Sheena: Queen of the Jungle #1
Written by Marguerite Bennett and Christina Trujillo
Art by Moritat, Dimi Macheras, and Casey Silver
Published by Dynamite Entertainment

Reviewed by: Mikey Wood

So, SHEENA’s back.

In 1937 Jerry Iger and Will Eisner’s jungle-girl character, Sheena, debuted in the British comics magazine Wags and made her U.S. debut in Jumbo Comics #1 in 1938. Since then she has, seemingly, been a constant presence in comics and entertainment appearing in numerous comic titles, prose novels, two television series (in 1955-56 starring Vargas Girl Irish McCalla and in 2000-02 starring Gena Lee Nolan), and a feature film (1984’s Sheena, Queen of the Jungle with Tanya Roberts.

Now, Sheena has entered the twenty-first century courtesy of Dynamite Entertainment. Dynamite seems to have cornered the market on pulp characters publishing comics based on everything from Western heroes (Zorro, The Lone Ranger) to crime-busters (Green Hornet, The Shadow) and everything in between with varying degrees of success. This reviewer eats Dynamite pulp comics up like candy so it’s only fitting that I give their Sheena a try. The character made her Dynamite debut in the Tarzan crossover Lords of the Jungle and now has seen her way to her own title written by Marguerite Bennett (DC Comics Bombshells, Josie and the Pussycats) and Christina Trujillo with art by Moritat (The Spirit, Hellblazer) and Dimi Macheras and the results are…

Okay, let’s take a quick sidebar and say that there are, seemingly, only a handful of “jungle hero” stories one can tell in our modern times. The most common of these stories is the “looming threat of industry resulting in the destruction of our jungle paradise” story. We’ve seen it a dozen times and, really, that’s always been the heart of jungle hero stories from the first Tarzan novel in 1912 all the way through to James Cameron’s Avatar: The modern world encroaching on and thus threatening the old. Nature versus industry. Animal versus man. It is a very REAL threat, to be sure. Always has been. All one needs to do is read about how the white man all but wiped out the Native Americans in the mid-to-late 1800’s or the way the logging industry destroyed the Amazon to know that the threat is real. The only problem with it is that, as far as comic book fantasy stories are concerned and unless something really interesting is done with it, it’s a threat that is all but completely played out.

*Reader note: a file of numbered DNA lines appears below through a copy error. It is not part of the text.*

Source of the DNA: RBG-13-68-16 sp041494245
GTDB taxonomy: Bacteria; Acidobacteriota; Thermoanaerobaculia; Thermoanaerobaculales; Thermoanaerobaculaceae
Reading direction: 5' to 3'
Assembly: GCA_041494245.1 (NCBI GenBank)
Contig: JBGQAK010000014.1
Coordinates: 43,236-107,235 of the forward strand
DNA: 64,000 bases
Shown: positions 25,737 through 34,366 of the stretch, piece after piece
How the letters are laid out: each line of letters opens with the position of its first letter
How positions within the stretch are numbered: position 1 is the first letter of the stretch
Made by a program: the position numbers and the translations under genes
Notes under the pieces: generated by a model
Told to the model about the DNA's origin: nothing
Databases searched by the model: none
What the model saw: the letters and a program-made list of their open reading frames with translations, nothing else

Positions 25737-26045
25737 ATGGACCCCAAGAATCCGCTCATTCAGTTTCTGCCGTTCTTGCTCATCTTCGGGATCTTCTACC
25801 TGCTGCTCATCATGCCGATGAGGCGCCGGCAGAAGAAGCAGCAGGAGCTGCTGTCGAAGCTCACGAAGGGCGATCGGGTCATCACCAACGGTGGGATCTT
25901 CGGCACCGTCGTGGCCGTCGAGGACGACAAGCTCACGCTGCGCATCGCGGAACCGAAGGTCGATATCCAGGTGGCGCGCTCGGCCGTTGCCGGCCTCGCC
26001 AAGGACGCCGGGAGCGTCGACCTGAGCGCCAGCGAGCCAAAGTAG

And that, really, is the main problem with this first issue of Sheena. It spends a lot of time setting up a story we’ve seen a dozen times before. Yes, the visual dichotomy of a four-propped drone being taken out by a stone-headed spear is an intriguing, one but what follows simply isn’t all that interesting. Sheena spends the first few pages providing exposition while flipping around through the trees (strangers have entered the jungles and she doesn’t like it) before we see her arrive at her village just in time to see a group of mercenaries hired by a strip-mining company threatening the village elder with the obligatory “Get out or we’ll FORCE you out” speeches while, at the same time, looking for a missing surveyor which I’m sure will come into play later.

Sheena decides to go looking for the missing surveyor resulting in more flipping through the jungle and more exposition and more set-ups of future plot elements indicating a possible supernatural angle yet to come into play. It’s a lot of set up which is par-for-course for first issues. I will say that Bennett and Trujillo are wise enough to have Sheena speaking to her various animal friends so the expository speeches aren’t just a buxom woman in a leopard skin bathing suit talking to herself like a madwoman. But for every positive there is a negative, a few of which could be solved with some story editing (for example: Sheena pulls film from an roll of 35MM film and sees a negative image of, I assume, her parents. That’s not how rolls of 35mm film work. A good story editor would know that).

As for the art, I should mention how much of a fan of Moritat I am. I really enjoy his work. It reminds me a bit of Jordi Bernet with a very European sensibility. His run on the criminally overlooked The Spirit from DC’s First Wave imprint was beautiful to look at. Unfortunately, his work here is lacking. It looks rushed and incomplete. This could be a result of the inking or the coloring which, while credited to Moritat and Casey Silver, is not the usual quality I usually associate with Moritat’s work. It makes me wonder how much of the art was contributed by Moritat himself and how much was from the others. The panel layout is sloppy and the backgrounds are almost nonexistent. It’s all-around disappointing considering my excitement when I saw Moritat’s name attached to it.

As much of a supporter of Dynamite’s books as I am, I, sadly, have to admit that this first issue was a miss, for me. I do plan on reading the next issue, though. I will at least give the story a chance to stretch its legs as is sometimes necessary but, unless they take this in an interesting direction, I can’t see this title as being much more than standard jungle hero fare.


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